A few days after the Nice truck attack, Britain’s Channel 4 News presenter, Fatima Manji, went on air to do her rostered shift wearing what she normally wears – a hijab.
So enraged was Kelvin MacKenzie, a former editor of The Sun, he fired off a column for the paper moaning that is was wrong for Channel 4 News to allow a Muslim journalist to present coverage of the terrorist attack.
“Was it appropriate for her to be on camera when there had been yet another shocking slaughter by a Muslim?” he asked. “Was it done to stick one in the eye of the ordinary viewer who looks at the hijab as a sign of the slavery of Muslim women by a male-dominated and clearly violent religion?”
Complaints flew in all directions. In the end Britain’s communications regulator, Ofcom, rejected the 17 complaints it received arguing that what Channel 4 had done was inappropriate. Manji hit back with a column of her own in the Liverpool Echo, ending with the line: “I pissed on Kelvin MacKenzie’s apparent ambitions to force anyone who looks a little different off our screen, and I’ll keep doing it.”
A storm like this would never happen in Australia, simply because there are no hijab-wearing news presenters here. In fact, there are barely any news presenters who deviate from the standard issue requirement of white, straight and able-bodied.
SBS TV is the exception because its mandate is to reflect diversity. The ABC too has non-European news presenters but not enough to claim that it properly reflects the diversity of the Australian population. And the commercial channels? Forget it.
Boring as it may seem, Australia deems authoritative delivery of news to be the domain of first, white men and then white women. And if it must be a woman she should preferably be blonde (and be prepared to be judged on the way she looks).
Representations of Australian diversity will not be found in newsrooms, be they TV or mainstream newspapers. Nor will diversity be reflected in Australian TV drama. Screen Australia’s recent report Seeing Ourselves found only people from Anglo-Celtic and Indigenous backgrounds could claim to be properly represented in TV drama.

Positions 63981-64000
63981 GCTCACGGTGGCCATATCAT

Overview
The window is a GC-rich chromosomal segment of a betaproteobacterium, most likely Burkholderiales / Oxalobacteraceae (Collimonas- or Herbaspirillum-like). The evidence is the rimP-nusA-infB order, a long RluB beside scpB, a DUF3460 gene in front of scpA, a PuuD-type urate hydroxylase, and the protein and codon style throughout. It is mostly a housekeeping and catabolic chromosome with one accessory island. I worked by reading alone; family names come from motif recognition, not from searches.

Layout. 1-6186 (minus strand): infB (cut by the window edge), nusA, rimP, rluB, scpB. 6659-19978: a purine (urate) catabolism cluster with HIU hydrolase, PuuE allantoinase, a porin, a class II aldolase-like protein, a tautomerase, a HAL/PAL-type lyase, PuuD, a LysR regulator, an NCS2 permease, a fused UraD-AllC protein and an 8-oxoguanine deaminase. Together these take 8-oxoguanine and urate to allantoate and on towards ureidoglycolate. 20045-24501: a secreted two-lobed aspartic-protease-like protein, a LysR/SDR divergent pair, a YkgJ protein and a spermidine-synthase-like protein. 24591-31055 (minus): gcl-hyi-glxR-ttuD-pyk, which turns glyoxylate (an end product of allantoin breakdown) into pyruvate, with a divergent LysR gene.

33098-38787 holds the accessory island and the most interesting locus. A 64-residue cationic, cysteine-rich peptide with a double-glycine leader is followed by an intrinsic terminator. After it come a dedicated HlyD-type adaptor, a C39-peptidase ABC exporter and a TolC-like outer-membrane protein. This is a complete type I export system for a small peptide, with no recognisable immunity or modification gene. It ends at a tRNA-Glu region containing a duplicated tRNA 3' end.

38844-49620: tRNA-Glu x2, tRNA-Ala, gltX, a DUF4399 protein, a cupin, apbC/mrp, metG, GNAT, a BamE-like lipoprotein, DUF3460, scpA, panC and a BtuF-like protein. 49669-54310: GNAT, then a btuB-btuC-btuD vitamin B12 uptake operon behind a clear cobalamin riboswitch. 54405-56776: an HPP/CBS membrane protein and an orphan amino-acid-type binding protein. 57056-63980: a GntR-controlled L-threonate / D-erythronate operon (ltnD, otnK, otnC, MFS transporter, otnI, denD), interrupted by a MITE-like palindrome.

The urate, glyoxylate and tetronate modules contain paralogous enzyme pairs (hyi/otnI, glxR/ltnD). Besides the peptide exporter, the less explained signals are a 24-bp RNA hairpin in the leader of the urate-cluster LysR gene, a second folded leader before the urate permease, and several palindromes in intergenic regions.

And nor will you find Australia’s diversity fairly represented in Australian boardrooms, parliaments or universities.
Among CEOs in ASX 200 companies about five per cent are from non-European backgrounds compared with 77 per cent from Anglo-Celtic backgrounds. Among MPs and senators in Federal parliament, non-Europeans make up 3.5 per cent, compared with 79 per cent Anglo-Celtic, according to the Australian Human Rights Commission report Leading for Change released last month.
And it’s all downhill from there: among senior leaders in the federal and state public service two per cent have non-European backgrounds while 82 per cent are Anglo-Celtic.
And to top it all there are absolutely no university vice-chancellors or federal ministers in Australia who have a non-European background. In both these areas a whopping 85 per cent are Anglo-Celtic.
So, how straight can we keep our faces when we proudly declare Australia is a multiracial, multicultural country? It’s nauseatingly hypocritical, surely, to celebrate multiculturalism with such gusto, yet quietly keep non-Europeans out of the top jobs.
When we know diversity at senior decision-making levels correlates with better financial performance, there’s no excuse not to embrace it.
Bias and discrimination, be they overt or unconscious, are holding the nation back from reflecting, in its most important institutions, the true diversity of its people. Or as the report puts it: “We found a bleak story for multicultural Australia”
Latent racism is embedded. No workplace is formally required to measure cultural diversity, and when leaders are picked there are assumptions built into the decision-making process that privilege those from Anglo-Celtic backgrounds.
When we know diversity at senior decision-making levels correlates with better financial performance, there’s no excuse not to embrace it. But it’s not just about money. There are sufficient studies that show improved diversity in senior ranks leads to better decision-making, greater learning from each other, improved confidence and better performance all round.
Australia is a cultural mish-mash. About 28 per cent of the population was born overseas. Another 20 per cent have a mum or dad who was born in another country. People here are drawn from more than 300 ancestries. But it means nothing it we don’t make diversity work for us as a nation.
Instead, Australia is content to leverage off its hollow multicultural boast. There is an endless parade of people constantly braying about Australia’s marvelous multiculturalism. Anyone from a non-European background might find this sticks in their craw somewhat.
Sushi Das is a journalist and author. Follow her on Twitter: sushidas1